Luke writes that it was then that these two men, Herod and Pilate, who had little use for each other became friends with each being equally on the same side of an issue. Neither man found real fault with Jesus nor did either man really want to deal with Him. But the Jews were not going to let them off the hook. Herod had washed His hands and sent Him back to Pilate and again Pilate was forced with dealing with a very volatile situation. Trying to maneuver his way out of it Pilate came back out to speak to the Jews and offered them a solution by which he would save face and Jesus, who he felt innocent, would be set free.

It seems that in striving to have a balanced relationship with the Jews there was a custom of setting a prisoner from among the Jews free at Passover. I don’t know whether his wording was intentionally inflammatory or not, but he went out to the Jews and offered them the release of Jesus referring to Him as “the King of the Jews.” The very charge they brought against Jesus to Pilate was being turned back around on them as Pilate offered to release Him as charged. Of course the Jews were not going to accept the offer, but rather chose the known robber Barabbas to be set free instead. But Barabbas was more than just a common run of the mill robber. The word actually means plunderer, and in Acts we have the words of Peter who was witness to the event, “The God of Abraham, the God of Isaac, and the God of Jacob, the God of our fathers, glorified his servant Jesus, whom you delivered over and denied in the presence of Pilate, when he had decided to release him. But you denied the Holy and Righteous One, and asked for a murderer to be granted to you,” (Acts 3:13–14, ESV). Peter called Barabbas a murderer. Clearly Barabbas was a bad person, and they chose him over Jesus. They chose this man of evil over the innocent Son of God, not because of anything that Jesus had done wrong but because He was a threat to what they held dear.

It is an amazing thing when hatred becomes so strong that evil grows in acceptability. But this is the way of Satan. He is the father of evil and destruction, and he will do all that he can to thwart God’s plan so that evil might flourish. These Jews did not know God. They might have known the words of the law, but they did not know God. The hardness of their hearts and their actions were driven not by a love of God, but by their own selfish desires which were consistent with the will and actions of the devil himself. And as the people refused to look to God evil was set free in their midst. This was what they requested by the release of Barabbas, and it is what happens today when man refuses to look to and trust in the Father and the Son whom He sent.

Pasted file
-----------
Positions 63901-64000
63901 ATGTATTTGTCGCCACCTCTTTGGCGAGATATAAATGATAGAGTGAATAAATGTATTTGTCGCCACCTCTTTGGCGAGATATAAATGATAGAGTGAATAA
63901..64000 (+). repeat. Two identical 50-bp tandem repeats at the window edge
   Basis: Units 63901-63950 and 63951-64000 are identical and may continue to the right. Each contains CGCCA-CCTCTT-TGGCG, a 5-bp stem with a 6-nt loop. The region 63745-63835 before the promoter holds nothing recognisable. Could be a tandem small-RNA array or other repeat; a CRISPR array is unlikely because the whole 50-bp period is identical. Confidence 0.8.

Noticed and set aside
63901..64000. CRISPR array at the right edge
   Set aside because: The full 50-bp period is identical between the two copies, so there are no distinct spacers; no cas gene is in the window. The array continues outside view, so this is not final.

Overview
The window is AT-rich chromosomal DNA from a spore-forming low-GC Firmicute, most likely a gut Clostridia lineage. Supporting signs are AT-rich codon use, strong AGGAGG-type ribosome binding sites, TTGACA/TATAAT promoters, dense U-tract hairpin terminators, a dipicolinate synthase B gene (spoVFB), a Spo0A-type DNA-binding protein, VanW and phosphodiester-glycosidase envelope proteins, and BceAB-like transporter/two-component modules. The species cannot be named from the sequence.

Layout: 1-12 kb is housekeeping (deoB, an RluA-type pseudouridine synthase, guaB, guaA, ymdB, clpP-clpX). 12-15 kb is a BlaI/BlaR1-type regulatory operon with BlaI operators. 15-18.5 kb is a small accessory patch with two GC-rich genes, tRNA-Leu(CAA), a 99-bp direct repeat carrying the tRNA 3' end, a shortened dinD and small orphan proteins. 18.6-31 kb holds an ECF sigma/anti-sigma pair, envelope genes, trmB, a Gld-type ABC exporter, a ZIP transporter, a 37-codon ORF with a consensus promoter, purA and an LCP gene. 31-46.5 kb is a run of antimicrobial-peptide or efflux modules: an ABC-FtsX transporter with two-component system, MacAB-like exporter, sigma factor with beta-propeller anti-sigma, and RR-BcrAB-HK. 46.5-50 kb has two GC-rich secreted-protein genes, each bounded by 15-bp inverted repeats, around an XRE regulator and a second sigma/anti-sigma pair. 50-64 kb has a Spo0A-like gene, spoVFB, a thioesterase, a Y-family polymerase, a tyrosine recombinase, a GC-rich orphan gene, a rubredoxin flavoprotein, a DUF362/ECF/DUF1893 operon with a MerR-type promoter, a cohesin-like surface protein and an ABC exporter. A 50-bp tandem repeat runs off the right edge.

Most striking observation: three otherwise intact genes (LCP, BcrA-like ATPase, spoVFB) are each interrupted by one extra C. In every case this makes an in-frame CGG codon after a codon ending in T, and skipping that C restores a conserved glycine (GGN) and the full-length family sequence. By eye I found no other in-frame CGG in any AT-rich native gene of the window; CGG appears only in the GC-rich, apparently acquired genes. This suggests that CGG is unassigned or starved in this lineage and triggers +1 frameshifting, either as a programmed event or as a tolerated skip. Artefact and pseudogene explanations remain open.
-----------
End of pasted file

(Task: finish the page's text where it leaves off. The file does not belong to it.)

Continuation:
Peter continued speaking to the Jews in Acts saying, ““And now, brothers, I know that you acted in ignorance, as did also your rulers. But what God foretold by the mouth of all the prophets, that his Christ would suffer, he thus fulfilled. Repent therefore, and turn back, that your sins may be blotted out, that times of refreshing may come from the presence of the Lord, and that he may send the Christ appointed for you, Jesus,” … “God, having raised up his servant, sent him to you first, to bless you by turning every one of you from your wickedness.”” (Acts 3:17-20, 26, ESV)

All was not over for the Jews having made the choice of Barabbas over Jesus. Peter told them all they had to do was to turn and to trust and they would be saved. The same is true for all of mankind. The Bible says that by believing in Jesus we will be forgiven of our sins and given new life in Christ.

Joshua said at the end of his life, “Now therefore fear the Lord and serve him in sincerity and in faithfulness. Put away the gods that your fathers served … and serve the Lord. And if it is evil in your eyes to serve the Lord, choose this day whom you will serve…. But as for me and my house, we will serve the Lord.” (Joshua 24:14–15, ESV)

Jesus said, ““For God so loved the world, that He gave His only begotten Son, that whoever believes in Him shall not perish, but have eternal life.” (John 3:16, NASB95)